Jill Fredston, author and avalanche expert, stands aboard her boat docked in Eliason Harbor.

Jill Fredston, author and avalanche expert, stands aboard her boat docked in Eliason Harbor (Photo KCAW/Katherine Rose).

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Take a peek inside the cabin of Jill Fredston’s boat and you’ll think a rainbow exploded.

“When we got the boat, it had a lot of just dirty white surfaces on the inside. So I went a little insane, and I think there’s 28 different colors of paint here and there throughout the whole boat,” said Fredston.

The Compañera is hard to miss, tied up near the end of the transient float in Eliason Harbor. It’s bright yellow – at least at first glance. Look again more closely and it’s actually a cream color with a yellow stripe.

“It’s funny, even with just the stripe, people see it as a yellow boat,” said Fredston.

Jill and her husband, Doug Fesler, are avalanche experts. They co-wrote the book Snow-Sense, a guide to traveling in the backcountry and surviving avalanches. They have spent the last 7 years on the Compañera, traveling the world. Now they’re in Sitka.

“We love Sitka, Sitka’s just a very friendly place. We love all of the different kinds of boats. We love walking the docks,” said Fredston. 

Before the Compañera and Alaska, Jill grew up about 25 miles north of New York City, near Larchmont on a little island with only four houses. There, she fell in love with rowing.

“I begged for a row boat. My parents finally agreed on the condition that they could name it, and they named it “Ikky Kid. I climbed in that rowing boat and basically spent all of my time on water, in the winter, in frozen versions of water, all my life.”

The cabin of the Compañera is incredibly colorful (Photo provided by Fredston).

The cabin of the Compañera is incredibly colorful (Photo provided by Fredston).

She came to Alaska over thirty years ago, after getting her master’s in polar regions and glaciology. Then, in 1982, she was offered a job heading the Alaska Avalanche Forecast Center in Anchorage,  a position some thought she wasn’t qualified for.

 “There were really only two problems. One was that I knew nothing at all about avalanches. The second was that the state’s reigning avalanche authority recommended strongly against my hire. He was right, but I got the job, and then over the space of the next several years we did this funny little dance where he went probably from the biggest skeptic I’ve ever had, to mentor, to partner, then to husband,” said Fredston.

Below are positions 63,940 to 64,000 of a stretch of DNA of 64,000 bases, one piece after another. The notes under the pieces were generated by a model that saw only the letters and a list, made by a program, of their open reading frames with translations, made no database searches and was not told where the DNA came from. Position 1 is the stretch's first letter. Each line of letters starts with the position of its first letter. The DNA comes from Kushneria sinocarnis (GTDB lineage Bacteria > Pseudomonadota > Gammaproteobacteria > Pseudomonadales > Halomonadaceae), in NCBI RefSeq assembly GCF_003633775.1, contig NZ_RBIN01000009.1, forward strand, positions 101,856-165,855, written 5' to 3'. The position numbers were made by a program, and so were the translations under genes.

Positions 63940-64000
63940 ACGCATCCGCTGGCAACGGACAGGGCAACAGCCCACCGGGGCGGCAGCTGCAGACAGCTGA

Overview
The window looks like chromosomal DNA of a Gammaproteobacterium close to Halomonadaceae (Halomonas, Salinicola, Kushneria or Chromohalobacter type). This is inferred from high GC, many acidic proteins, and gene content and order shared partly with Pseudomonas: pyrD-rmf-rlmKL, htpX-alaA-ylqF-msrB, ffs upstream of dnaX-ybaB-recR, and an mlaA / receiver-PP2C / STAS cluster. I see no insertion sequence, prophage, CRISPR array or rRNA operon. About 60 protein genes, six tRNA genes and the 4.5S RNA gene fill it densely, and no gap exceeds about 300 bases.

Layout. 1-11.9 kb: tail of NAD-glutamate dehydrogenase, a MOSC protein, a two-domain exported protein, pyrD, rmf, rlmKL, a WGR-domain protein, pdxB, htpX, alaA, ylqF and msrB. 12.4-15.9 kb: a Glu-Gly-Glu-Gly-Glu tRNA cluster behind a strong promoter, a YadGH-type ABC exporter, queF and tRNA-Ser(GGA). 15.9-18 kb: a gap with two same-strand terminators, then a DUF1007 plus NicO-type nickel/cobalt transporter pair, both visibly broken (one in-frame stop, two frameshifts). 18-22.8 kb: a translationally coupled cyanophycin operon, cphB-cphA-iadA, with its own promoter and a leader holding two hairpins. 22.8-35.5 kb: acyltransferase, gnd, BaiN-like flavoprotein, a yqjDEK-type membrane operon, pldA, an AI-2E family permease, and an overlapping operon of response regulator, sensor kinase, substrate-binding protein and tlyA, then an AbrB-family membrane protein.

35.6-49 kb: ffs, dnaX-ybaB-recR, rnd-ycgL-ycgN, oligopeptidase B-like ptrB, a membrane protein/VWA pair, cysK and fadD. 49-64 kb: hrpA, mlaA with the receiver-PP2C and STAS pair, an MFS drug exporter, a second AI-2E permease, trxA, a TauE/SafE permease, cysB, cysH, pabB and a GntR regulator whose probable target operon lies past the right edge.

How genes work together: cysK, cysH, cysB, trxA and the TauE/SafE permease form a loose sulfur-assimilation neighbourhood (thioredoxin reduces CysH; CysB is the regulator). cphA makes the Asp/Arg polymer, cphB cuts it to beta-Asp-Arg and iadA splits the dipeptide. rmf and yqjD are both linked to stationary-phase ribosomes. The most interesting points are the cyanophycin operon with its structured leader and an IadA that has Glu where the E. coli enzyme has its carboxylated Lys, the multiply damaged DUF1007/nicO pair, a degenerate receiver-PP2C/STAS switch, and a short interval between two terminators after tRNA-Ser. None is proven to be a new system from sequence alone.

They’ve been working, writing, and traveling together ever since. They rowed 25,000 miles in the Arctic over twenty years, an experience she recounts in her book Rowing to Latitude.

“I love rowing, I love getting everywhere under my own power. But the reality is we’re getting older. We were in the Northwest passage in 2003 when we started talking about having a bigger ship that could get us through the scary or boring places faster, but also carry our rowboats,” said Fredston. 

They came upon the Compañera online, but it wasn’t exactly what they were looking for.

“It had two major fatal flaws. One was that it was a wooden boat. The other was it had an incredibly noisy engine. But something about this boat just caught us, and it’s been a great ship. We had it in Alaska for about five years, and then in 2009 we just started wondering what it would be like to spend a winter with no snow,” said Fredston. 

So they traveled south on the Compañera, just the two of them and their late dog, Bodie. It takes her a full minute to list all everywhere they visited along the way

“Mexico, and Panama, Costa Rica, and El Salvador.”

They left Bodie with a family in Peru for a month, and Jill says during that time he learned Spanish. But there was one thing Bodie wouldn’t do.

“Bodie had a thing about not doing his business on the boat. He was a very stubborn dog. When we came down the line of the Pacific Coast, you have a lot of surf,” said Fredston.

When they couldn’t drop the dinghy, Jill would swim Bodie out to land so he could relieve himself, and she says he’d swim happily, snorting like a pig. But coming back was another story.

“When we came to go back to the boat, he was not interested at all in going back to sea. So I’d just grab him in a lifeguard hold and drag him back out through the surf,” said Fredston.

One year turned to two, two to three, and eventually seven years went by. But now they’re happy to be back in Alaska.

“Alaska definitely draws us for its people, for its wildlife, for some of the places that really are wilder than anywhere we’ve seen anywhere in the world,” said Fredston. 

Jill and Doug are still at the avalanche center. Jill isn’t writing a book about their experiences on the Compañera, but the two plan to keep on traveling anyway.

(Photo provided by Fredston).

(Photo provided by Fredston).